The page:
Lease Accounting Changes Are Coming, And Tenants Need to Be Prepared

Patrice+CookBy: Patrice Cook, Vice President of Cresa

Unlike the US converting to the metric system, this looks like it will really happen. The Financial Accounting Standards Board (FASB) will be enacting changes to Financial Accounting Standards (FAS) that will affect all publicly traded companies, nonprofits, and other organizations following Generally Accepted Accounting Principles.

Specifically, FAS 13 will require any lease obligation over one year to be carried on the balance sheet as an asset and liability instead of in a footnote. The desired effect is to create greater transparency of a company’s required obligation and greater comparability between US companies and those following International Accounting Standards Board (IASB) standards.

Yes, you might have heard rumblings of this in 2008, when the first proposal to change FASB standards to better align to IASB accounting standards was released for public review. Well, it’s back. In May 2013, the board came back with a new-and-improved version for public comment, and it accepted feedback until September 13, 2013, with release of the final plan slated for January 2014. Implementation is scheduled for 2017 with a restatement of financials back two years. There will be no grandfathering of leases. In other words, any lease signed from today on with a term greater than two years will impact financial statements. So, companies with more than a couple of leased facilities will need to be prepared.

The changes will require that all leases over 12 months carry all non-contingent rent on the lessee’s balance sheet as a “Right of Use” asset and a “Future Lease Payment” liability. As the term of the lease expires, expense will be reflected on the income statement.

Complicating this is the decision to have two types of asset classes: Type A is generally for equipment, and Type B leases are leases of real estate property. The good news is that Type B leases will be straight-lined and easier to account for. Type A leases will have accelerated expenses similar to accelerated depreciation. This is similar to how capitalized leases are recorded now, though under the proposed plan, the rules are less definitive.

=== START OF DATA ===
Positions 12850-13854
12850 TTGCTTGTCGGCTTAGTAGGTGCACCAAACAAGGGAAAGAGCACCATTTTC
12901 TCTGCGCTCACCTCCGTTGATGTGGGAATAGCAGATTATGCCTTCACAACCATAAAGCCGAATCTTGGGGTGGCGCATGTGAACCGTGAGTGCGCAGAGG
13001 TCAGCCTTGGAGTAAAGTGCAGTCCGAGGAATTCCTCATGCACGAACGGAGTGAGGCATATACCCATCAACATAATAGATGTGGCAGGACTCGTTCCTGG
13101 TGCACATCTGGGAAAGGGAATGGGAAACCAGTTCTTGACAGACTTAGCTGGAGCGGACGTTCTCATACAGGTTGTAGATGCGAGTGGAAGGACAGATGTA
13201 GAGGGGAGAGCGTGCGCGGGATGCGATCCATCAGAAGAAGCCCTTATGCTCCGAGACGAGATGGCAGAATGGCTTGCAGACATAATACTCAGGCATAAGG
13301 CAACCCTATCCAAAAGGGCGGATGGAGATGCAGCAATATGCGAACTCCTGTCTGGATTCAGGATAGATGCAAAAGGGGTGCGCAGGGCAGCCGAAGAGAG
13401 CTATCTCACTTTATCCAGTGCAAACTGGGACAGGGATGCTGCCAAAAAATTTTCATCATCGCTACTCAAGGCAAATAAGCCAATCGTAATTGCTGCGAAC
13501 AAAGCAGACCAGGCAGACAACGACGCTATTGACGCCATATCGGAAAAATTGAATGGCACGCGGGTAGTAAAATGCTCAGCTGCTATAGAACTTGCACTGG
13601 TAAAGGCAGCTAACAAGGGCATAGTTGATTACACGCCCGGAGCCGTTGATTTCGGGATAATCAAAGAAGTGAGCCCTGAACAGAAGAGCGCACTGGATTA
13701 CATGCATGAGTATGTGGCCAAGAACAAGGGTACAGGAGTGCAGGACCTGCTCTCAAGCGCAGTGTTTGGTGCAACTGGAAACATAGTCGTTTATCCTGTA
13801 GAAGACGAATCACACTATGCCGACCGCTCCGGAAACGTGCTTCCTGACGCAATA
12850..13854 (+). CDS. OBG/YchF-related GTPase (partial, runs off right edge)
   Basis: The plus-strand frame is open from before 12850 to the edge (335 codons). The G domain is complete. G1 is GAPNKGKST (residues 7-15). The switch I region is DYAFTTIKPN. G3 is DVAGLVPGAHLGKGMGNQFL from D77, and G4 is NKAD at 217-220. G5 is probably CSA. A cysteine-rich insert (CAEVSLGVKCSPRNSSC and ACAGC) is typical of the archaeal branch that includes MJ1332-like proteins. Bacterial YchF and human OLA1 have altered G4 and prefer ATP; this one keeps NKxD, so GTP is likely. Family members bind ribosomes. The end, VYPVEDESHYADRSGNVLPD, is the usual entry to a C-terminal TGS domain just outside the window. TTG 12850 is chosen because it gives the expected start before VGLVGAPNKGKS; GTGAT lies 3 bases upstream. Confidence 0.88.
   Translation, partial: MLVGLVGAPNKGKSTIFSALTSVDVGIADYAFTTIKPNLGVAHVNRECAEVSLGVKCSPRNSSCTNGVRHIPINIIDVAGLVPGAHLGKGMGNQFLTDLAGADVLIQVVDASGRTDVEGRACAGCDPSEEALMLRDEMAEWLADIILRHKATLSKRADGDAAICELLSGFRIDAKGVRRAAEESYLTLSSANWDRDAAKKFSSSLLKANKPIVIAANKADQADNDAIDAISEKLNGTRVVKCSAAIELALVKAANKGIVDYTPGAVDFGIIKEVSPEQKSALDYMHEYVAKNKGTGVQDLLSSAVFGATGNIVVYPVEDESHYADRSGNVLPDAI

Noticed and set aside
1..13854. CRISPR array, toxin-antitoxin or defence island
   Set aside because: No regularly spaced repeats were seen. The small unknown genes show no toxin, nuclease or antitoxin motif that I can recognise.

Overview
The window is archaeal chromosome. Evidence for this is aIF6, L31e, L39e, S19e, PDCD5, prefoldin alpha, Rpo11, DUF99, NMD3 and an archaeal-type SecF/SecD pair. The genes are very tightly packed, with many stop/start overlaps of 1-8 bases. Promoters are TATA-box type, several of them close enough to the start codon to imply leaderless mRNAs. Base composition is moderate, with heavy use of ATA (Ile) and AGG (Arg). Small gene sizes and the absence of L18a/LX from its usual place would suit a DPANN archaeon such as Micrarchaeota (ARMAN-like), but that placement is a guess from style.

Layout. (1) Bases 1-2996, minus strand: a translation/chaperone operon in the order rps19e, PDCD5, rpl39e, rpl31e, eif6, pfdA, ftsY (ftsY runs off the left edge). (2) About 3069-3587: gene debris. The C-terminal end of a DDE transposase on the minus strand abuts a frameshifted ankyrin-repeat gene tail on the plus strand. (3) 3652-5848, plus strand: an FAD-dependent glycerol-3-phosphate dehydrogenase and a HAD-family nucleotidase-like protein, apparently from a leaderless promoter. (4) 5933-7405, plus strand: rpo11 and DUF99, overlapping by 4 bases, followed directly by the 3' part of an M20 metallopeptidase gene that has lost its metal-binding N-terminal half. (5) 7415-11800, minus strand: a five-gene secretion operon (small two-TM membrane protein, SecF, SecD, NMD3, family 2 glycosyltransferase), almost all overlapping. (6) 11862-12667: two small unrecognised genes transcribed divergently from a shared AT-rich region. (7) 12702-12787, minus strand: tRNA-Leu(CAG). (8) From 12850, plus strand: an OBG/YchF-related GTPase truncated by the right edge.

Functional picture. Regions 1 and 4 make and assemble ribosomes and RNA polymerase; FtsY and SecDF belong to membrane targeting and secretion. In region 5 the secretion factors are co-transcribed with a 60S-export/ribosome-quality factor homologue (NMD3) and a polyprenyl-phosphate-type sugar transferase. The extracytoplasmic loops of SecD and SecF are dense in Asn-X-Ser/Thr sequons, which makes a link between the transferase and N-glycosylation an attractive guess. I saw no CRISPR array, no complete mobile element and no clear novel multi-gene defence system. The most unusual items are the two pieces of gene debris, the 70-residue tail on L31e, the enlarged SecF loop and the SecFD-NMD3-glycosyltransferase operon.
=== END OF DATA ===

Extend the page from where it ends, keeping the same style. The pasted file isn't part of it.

A lease is a Type A asset under the following circumstances: the lease is for a major portion of the underlying asset’s remaining economic life (15+ years), or the net present value of the lease payment is substantially all of the fair market value of the underlying asset.

Accounting for Type A leases is a bit more involved. Type A leases will be carried on the balance sheet at the net present value of the calculated rent above. The discount rate to be used is either the rate the lessor changes if available, or the lessee’s incremental borrowing rate as of the date of the lease commencement.

There have been many objections to the proposed plan, specifically around the added expense and time it will take to account for leases. Most companies do not have the infrastructure and internal systems needed to place these off-balance sheet assets and liabilities on the balance sheet.

Changes will impact financial ratios, credit ratings, and potential loan covenants, and shorter-term leases will create greater risk to lessors and potentially higher prices to businesses.

In preparation for these new standards, tenants should review and possibly upgrade lease administration systems, collect needed data on leased facilities (Fair Market Value, imbedded base year expenses, etc…), and consider corporate strategy when analyzing real estate decisions such as length of term, tenant improvements, and buy vs. lease.

Patrice Cook is the Vice President of Cresa

About Cresa
Cresa is an international corporate real estate advisory firm that exclusively represents tenants and specializes in the delivery of fully integrated real estate services, including: Transaction Management, Project Management, Strategic Planning, Workforce and Location Planning, Subleases and Dispositions, Portfolio / Lease Administration, Capital Markets, Sustainability, Industrial / Supply Chain, and Facilities Management. With more than 55 offices, Cresa is the largest tenant representation firm in North America.

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